The Supreme Court of Texas determined that a party may qualify as a “prevailing party” under the Uniform Condominium Act by the parties who bring claims or successfully defend against claims. This case concerned whether a defendant condominium association is entitled to attorneys’ fees after obtaining a take-nothing judgment on claims by a plaintiff unit owner.
In December 2021, CAI’s Amicus Curiae Committee and the CAI Board of Trustees approved and filed an amicus brief authored by Frank O. Carroll, a CAI member and of counsel with Winstead in Austin, Texas. “Uniform laws, such as the Uniform Condominium Act, require uniform interpretation to bring stability and predictability to the real estate market. In reversing the intermediate court of appeal, the Texas Supreme Court has brought Texas condominium law back in line with the rest of the country,” says Carroll. “The Court acknowledged that associations that successfully defend claims can recover their attorneys’ fees, shifting the financial burden of litigation to those who bring unsuccessful claims and away from communities and their residents.”
This case stems from a lawsuit where the Sunchase IV Homeowners Association on South Padre Island and its board were sued in a state district court in south Texas by the owner of a condominium unit pertaining to a dispute over repairs to the unit and to the common areas. After much litigation and a two-week jury trial, the petitioners prevailed—obtaining favorable declaratory relief from the trial court and favorable jury findings on all the unit owner’s contract and tort claims. The trial court signed a final judgment incorporating the jury’s findings and awarding petitioners their attorneys’ fees of $135,029.94, pursuant to Texas Property Code § 82.161.
The court of appeals affirmed the lower court’s judgment, but it reversed the award of fees on the grounds that the board was not considered one of the “prevailing parties” under section 82.161(b) of the Texas Property Code and the board counterclaim for declaratory relief did not state an affirmative claim. The Texas Supreme Court reversed the intermediate court of appeals decisions reserving the award of fees and providing them back to the association.
“Not only did the Texas court interpret the act properly but this decision will result in owners in community associations and boards resolving disputes without taking precious time from judges and courts. The decision is good for community association owners and boards,” says Stephen Marcus, a Boston-based attorney, co-chair of CAI’s Amicus Curiae Committee, and a fellow in CAI’s College of Community Association Lawyers (CCAL).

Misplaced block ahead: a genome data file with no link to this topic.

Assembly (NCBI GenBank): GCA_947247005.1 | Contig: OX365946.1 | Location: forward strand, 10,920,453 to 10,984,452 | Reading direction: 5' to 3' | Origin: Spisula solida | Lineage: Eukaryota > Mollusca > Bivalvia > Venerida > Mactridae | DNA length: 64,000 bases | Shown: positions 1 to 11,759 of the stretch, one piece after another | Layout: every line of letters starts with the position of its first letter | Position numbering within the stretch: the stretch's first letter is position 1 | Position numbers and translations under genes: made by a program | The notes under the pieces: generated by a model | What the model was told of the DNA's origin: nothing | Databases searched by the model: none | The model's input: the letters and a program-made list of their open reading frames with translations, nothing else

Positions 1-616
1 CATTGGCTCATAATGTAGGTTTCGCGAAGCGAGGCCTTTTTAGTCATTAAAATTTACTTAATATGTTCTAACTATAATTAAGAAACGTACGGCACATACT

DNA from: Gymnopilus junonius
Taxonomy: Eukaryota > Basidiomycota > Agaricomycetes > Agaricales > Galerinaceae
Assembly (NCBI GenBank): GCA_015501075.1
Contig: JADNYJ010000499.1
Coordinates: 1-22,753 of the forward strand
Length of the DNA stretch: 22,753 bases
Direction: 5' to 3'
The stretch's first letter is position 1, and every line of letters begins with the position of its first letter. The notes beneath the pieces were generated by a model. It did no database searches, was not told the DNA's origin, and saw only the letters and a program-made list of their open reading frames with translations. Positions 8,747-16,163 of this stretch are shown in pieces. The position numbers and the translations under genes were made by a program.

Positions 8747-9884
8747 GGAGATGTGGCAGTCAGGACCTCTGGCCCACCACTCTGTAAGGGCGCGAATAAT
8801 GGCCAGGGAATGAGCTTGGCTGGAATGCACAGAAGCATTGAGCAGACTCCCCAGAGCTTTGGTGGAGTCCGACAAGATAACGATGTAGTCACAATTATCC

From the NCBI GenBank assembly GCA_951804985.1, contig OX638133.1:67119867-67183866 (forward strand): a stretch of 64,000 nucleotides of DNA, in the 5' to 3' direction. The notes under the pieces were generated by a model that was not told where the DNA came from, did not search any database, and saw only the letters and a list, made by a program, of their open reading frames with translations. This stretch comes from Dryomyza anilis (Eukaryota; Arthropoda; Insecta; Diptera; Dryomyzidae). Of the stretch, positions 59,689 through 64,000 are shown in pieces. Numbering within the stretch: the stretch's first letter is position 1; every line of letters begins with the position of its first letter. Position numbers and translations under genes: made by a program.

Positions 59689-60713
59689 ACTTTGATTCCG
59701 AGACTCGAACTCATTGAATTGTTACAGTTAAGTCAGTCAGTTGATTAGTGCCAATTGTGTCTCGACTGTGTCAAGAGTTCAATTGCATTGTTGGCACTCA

With confirmation of CAI’s arguments, the Supreme Court of Texas properly interpreted the fee shifting provision of the Uniform Condominium Act, says Robert Diamond, partner at Reed Smith in Fairfax, Va., co-chair of CAI’s Amicus Curiae Committee, and a CCAL fellow.
“The court determined that when an owner sues a community association for violating the governing documents, and the defendant association prevails, the association is the prevailing party entitled to its legal fees even though it neither sought nor was awarded any affirmative judgment. This decision will likely set a precedent in all the jurisdictions adopting the Uniform Condominium Act and its related statutes,” explains Diamond.
Approximately 5.9 million Texans live in more than 21,000 community associations, according to the 2020-2021 U.S. National and State Statistical Review for Community Association Data published by the Foundation for Community Association Research. Roughly 90% of these residents say their association’s rules protect and enhance property values.
Community association boards regularly face challenging and complex issues that can spark strong emotions. Neighbors working together to resolve differences takes work and commitment, resulting in stronger and more harmonious communities. Lawsuits for these types of neighbor-to-neighbor disagreements should be a last resort.
CAI promotes community, responsible citizenship, and effective leadership with the Community Association Civility Pledge. We urge community associations to adopt the Civility Pledge and its principles that establish a framework for effective community conversations. In the process, we make life better for the millions of people living in community associations around the world.
Amicus curiae briefs allow CAI to educate a court about important legal and policy issues in cases related to the community association housing model. If your association, municipality, or state is faced with a poorly formulated legal opinion, please submit a request for an amicus brief. If you have any questions, contact Phoebe E. Neseth, Esq., at email@example.com.